In the afternoon we took a two hour nature cruise around a number of the harbors and islands and it was really a wonderful trip. The day could not have been any prettier, warm and clear with the sun shining brightly. The guide on the boat kept commenting on how this was the best day they’d had in weeks, so we were really fortunate to have this kind of day to take this cruise. We got to see Eider ducks, seals, harbor porpoises, peregrine falcons, cormorants and two bald eagles! It was also so neat to see the harbor just full of lobster trap buoy markers. We learned that there are 7000 licensed lobster fishers in Maine, and each of them are allowed 800 traps--adding up to lots of lobster! The buoys are all painted with the distinctive patterns of the respective lobster fisher, and the guide explained how there is a whole culture of how the various fishers decide where each can set out their traps, etc. When someone asked how they could possible prevent someone from pulling the traps of another fisher, she laughed and said anyone who did that would be “taken down” by the local lobster gangs! Apparently a very effective way of ensuring that no one messes with someone else’s traps! We sat outside up on the third deck and were in the front row, right behind the guide who was narrating the trip. She is a student at the College of the Atlantic, here in Bar Harbor, studying oceanography and was really knowledgeable about all the sea life, the wildlife on the islands and the history of the area. We had never heard of this college before, but for one interested in oceanography, there hardly could be a better location.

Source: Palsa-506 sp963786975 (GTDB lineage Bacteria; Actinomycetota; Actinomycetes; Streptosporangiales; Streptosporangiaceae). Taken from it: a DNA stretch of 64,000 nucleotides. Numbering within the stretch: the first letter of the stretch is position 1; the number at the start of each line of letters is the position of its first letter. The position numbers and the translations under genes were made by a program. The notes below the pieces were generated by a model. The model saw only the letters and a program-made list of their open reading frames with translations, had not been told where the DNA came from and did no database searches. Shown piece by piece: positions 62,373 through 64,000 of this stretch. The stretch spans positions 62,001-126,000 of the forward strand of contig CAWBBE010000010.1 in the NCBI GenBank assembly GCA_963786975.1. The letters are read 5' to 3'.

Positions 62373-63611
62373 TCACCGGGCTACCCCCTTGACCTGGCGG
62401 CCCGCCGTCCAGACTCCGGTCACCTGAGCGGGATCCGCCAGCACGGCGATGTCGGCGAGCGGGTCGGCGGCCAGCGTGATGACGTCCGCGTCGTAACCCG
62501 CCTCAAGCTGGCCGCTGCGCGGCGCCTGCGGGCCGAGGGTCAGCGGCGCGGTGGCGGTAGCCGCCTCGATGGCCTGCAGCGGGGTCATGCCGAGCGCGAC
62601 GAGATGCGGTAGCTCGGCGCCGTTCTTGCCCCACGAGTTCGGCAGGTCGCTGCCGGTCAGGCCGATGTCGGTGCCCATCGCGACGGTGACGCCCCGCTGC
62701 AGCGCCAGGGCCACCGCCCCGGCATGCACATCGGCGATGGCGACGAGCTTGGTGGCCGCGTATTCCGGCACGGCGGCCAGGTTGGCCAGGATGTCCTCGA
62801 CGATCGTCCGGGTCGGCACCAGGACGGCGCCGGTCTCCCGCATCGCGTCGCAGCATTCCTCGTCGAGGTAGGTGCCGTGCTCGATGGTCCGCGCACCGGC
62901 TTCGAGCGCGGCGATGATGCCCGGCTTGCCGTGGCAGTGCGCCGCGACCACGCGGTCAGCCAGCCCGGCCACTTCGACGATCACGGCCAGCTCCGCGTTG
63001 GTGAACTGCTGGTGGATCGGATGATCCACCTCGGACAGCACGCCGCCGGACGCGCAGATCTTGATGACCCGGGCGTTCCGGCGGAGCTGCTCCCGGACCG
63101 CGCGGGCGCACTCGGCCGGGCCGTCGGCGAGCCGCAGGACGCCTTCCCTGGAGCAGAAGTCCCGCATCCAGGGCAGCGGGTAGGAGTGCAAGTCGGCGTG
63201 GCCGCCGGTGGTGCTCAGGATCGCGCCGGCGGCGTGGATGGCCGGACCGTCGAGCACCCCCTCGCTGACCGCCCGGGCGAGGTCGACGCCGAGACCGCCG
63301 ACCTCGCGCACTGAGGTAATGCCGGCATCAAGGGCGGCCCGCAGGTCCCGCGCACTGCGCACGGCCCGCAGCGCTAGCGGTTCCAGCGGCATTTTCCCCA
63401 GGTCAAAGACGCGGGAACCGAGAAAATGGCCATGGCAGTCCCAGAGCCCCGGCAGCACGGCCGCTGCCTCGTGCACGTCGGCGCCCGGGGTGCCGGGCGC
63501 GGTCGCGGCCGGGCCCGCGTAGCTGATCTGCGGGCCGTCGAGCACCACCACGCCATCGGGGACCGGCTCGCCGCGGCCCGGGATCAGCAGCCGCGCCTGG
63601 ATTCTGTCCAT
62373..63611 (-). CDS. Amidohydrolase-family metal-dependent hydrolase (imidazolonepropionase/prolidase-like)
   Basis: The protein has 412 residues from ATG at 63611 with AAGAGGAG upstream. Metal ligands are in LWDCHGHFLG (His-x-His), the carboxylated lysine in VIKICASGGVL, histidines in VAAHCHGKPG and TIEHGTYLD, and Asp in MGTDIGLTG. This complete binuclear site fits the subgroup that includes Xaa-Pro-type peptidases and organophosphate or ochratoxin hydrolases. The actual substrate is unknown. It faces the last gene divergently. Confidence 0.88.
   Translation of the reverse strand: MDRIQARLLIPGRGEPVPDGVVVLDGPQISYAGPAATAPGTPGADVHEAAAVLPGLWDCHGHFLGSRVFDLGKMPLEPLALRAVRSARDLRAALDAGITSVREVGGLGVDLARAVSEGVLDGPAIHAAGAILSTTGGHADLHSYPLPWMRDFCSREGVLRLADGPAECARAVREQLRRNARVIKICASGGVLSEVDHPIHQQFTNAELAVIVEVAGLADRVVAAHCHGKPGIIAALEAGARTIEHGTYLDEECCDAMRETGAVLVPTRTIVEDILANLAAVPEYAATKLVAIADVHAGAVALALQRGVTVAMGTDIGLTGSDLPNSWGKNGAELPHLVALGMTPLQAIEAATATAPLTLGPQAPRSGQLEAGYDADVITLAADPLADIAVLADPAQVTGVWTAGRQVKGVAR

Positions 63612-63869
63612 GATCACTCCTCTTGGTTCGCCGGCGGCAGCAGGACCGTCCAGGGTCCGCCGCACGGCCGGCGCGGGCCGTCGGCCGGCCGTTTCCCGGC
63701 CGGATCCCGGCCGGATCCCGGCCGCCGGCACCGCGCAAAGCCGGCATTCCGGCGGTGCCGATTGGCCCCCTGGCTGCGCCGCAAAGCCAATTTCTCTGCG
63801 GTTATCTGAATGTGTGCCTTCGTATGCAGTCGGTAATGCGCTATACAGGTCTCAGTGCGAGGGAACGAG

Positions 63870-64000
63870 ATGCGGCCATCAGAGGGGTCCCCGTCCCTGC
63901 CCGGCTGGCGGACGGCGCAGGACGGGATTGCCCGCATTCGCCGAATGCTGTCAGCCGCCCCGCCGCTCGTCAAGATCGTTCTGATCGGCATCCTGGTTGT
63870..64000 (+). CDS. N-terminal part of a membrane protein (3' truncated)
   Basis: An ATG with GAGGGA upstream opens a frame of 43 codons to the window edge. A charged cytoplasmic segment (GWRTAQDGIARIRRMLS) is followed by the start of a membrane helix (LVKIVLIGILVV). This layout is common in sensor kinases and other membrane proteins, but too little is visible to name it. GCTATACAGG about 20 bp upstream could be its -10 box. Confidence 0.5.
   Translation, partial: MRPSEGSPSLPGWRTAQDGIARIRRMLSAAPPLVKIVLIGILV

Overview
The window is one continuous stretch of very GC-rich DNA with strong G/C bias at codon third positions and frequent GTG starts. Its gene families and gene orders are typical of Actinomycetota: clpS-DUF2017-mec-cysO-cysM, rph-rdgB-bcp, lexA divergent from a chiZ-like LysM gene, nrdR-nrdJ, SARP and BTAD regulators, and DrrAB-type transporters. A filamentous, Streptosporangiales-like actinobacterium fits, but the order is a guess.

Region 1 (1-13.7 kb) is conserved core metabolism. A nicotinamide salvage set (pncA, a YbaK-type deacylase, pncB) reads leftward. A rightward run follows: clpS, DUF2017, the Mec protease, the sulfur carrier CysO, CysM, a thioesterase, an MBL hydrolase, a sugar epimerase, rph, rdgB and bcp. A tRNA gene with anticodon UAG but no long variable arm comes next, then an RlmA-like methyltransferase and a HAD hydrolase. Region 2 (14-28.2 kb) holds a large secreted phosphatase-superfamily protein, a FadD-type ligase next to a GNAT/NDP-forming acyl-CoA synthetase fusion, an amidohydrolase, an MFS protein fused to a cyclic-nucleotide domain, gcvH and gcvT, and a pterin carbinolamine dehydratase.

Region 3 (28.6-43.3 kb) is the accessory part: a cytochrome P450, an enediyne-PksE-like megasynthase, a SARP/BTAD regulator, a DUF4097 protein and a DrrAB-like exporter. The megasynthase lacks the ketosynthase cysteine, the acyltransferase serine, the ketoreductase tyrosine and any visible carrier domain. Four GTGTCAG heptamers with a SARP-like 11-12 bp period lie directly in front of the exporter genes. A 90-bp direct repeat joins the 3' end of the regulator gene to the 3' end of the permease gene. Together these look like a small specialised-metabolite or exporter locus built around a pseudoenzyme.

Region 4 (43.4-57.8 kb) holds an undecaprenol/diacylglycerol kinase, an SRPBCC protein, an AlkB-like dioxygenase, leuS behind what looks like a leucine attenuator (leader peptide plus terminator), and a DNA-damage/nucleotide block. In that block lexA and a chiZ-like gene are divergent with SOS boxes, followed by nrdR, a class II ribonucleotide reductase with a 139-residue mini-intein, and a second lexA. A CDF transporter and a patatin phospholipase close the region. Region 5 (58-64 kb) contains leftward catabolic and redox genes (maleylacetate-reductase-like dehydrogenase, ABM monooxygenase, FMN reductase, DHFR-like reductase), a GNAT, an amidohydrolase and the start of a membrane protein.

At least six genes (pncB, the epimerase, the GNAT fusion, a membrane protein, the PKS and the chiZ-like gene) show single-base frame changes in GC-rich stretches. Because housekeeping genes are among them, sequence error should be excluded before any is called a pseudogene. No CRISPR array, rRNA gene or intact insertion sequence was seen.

After the cruise, we stopped by the local drugstore to pick up a prescription my doctor had called in. I had sent her my most recent blood pressure log, and, after reviewing it, she once again cut back my dosage of meds. When we started on this trip, I was taking three different bp meds; with each log I’ve sent in, she’s been cutting back on the dosage and eliminating them, one by one; the last time she took me completely off the second of the three, and this time she cut back the dosage of the one remaining by half! I’m really excited about this, and it’s tangible proof of the benefits of eating a plant based diet. I’ll see her when we get back home in November, and hopefully she will be able take me off this one completely as well.